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is the reason that you can't transplant a pig heart valve into a person easily.
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Actually our body doesn't hate these.
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Our body loves these. It eats them.
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I mean, the cells in our immune system are always hungry.
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And if an antibody is stuck to one of these things
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on the cell, it means "that's food."
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Now, I was thinking about that and I said, you know, we've got this
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immune response to this ridiculous molecule
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that we don't make, and we see it a lot in other animals and stuff.
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But I said we can't get rid of it,
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because all the people who tried to transplant heart valves
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found out you can't get rid of that immunity.
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And I said, why don't you use that?
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What if I could stick this molecule,
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slap it onto a bacteria
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that was pathogenic to me, that had just invaded my lungs?
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I mean I could immediately tap into
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an immune response that was already there,
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where it was not going to take five or six days to develop it --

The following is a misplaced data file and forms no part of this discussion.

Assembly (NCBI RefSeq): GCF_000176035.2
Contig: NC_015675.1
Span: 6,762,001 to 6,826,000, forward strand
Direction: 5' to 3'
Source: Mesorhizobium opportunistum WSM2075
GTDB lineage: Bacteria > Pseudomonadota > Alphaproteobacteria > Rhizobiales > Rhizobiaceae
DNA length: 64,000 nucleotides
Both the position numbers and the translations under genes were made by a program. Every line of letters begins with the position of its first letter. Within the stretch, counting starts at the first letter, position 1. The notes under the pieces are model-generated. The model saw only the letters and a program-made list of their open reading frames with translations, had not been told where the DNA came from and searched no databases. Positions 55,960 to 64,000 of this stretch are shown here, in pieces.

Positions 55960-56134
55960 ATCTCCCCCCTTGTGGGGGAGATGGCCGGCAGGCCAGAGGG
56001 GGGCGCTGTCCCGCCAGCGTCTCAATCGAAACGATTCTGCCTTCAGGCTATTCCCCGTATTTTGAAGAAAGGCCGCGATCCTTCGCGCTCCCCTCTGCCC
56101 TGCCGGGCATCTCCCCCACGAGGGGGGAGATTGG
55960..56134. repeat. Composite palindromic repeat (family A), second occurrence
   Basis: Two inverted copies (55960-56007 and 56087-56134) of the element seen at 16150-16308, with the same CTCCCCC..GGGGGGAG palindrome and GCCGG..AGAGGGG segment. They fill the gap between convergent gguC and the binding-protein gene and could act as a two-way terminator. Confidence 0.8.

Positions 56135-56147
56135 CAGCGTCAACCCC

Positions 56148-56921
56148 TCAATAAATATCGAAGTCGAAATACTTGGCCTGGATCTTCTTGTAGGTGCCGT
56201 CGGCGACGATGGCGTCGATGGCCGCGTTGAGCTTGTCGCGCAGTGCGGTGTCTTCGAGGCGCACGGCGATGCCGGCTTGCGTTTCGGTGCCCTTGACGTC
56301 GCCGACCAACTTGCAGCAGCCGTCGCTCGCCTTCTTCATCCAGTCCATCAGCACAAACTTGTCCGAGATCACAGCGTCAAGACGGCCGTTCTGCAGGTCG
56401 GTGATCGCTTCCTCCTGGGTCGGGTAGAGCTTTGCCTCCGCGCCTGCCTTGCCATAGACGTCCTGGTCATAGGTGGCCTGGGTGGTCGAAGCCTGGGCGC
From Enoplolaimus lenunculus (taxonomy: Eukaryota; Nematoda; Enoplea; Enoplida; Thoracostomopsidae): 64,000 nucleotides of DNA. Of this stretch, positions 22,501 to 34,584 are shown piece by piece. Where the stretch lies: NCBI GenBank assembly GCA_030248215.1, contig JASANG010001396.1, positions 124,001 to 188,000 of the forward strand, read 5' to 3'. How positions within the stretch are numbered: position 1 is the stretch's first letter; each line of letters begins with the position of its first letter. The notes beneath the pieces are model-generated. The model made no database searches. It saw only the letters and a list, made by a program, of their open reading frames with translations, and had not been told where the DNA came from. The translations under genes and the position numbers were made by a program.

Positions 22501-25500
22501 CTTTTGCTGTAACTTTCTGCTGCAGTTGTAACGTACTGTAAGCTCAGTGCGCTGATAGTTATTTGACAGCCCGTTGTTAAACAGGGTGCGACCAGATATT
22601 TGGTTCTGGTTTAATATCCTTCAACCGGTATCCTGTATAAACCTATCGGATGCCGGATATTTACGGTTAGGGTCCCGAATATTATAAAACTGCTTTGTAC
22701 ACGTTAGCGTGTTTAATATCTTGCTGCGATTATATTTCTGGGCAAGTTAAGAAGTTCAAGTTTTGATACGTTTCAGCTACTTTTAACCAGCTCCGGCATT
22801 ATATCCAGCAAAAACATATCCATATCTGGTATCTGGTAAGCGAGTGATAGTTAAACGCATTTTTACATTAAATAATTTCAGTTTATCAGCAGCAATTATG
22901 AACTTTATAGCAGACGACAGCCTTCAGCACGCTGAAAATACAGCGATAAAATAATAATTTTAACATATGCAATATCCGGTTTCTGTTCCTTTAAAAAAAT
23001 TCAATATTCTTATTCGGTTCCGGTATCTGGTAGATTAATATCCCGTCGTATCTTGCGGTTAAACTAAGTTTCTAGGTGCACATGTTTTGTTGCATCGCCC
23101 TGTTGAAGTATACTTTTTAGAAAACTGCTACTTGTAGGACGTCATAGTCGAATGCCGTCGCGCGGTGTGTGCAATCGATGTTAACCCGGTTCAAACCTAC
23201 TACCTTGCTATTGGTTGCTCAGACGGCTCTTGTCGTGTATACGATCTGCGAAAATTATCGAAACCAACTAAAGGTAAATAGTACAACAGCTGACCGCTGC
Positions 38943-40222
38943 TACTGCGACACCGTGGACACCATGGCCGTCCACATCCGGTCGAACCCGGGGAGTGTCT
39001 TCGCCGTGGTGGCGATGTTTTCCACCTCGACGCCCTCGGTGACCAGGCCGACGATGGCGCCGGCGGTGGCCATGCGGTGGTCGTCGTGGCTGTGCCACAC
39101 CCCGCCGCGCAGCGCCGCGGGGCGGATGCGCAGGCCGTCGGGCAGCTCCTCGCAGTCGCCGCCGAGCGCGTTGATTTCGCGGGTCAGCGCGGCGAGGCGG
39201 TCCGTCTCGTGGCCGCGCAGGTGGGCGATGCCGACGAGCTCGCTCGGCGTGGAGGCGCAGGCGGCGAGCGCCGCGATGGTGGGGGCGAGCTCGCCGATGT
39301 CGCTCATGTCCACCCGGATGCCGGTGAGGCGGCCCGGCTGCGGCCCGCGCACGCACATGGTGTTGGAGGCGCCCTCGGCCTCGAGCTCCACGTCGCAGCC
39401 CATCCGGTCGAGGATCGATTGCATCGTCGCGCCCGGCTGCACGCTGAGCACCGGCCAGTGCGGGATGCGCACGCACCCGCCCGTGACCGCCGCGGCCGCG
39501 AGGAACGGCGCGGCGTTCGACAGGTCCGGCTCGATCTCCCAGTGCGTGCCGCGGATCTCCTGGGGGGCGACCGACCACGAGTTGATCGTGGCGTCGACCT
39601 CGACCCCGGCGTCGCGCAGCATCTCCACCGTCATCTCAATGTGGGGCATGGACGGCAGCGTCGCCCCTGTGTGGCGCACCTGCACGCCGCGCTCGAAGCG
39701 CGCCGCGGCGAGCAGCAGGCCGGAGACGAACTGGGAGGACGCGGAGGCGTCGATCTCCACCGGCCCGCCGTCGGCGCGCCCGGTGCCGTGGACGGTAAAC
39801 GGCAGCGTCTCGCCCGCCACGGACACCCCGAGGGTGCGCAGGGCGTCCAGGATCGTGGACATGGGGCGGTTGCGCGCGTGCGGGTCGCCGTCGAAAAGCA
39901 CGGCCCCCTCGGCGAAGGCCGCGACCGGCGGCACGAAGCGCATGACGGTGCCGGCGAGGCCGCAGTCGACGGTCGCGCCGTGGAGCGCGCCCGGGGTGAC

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it was going to immediately attack whatever this thing was on.
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It was kind of like the same thing that happens when you,
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like when you're getting stopped for a traffic ticket in L.A.,
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and the cop drops a bag of marijuana in the back of your car,
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and then charges you for possession of marijuana.
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It's like this very fast, very efficient way to get people off the street.
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(Laughter)
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So you can take a bacteria
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that really doesn't make these things at all,
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and if you could clamp these on it really well
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you have it taken off the street.
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And for certain bacteria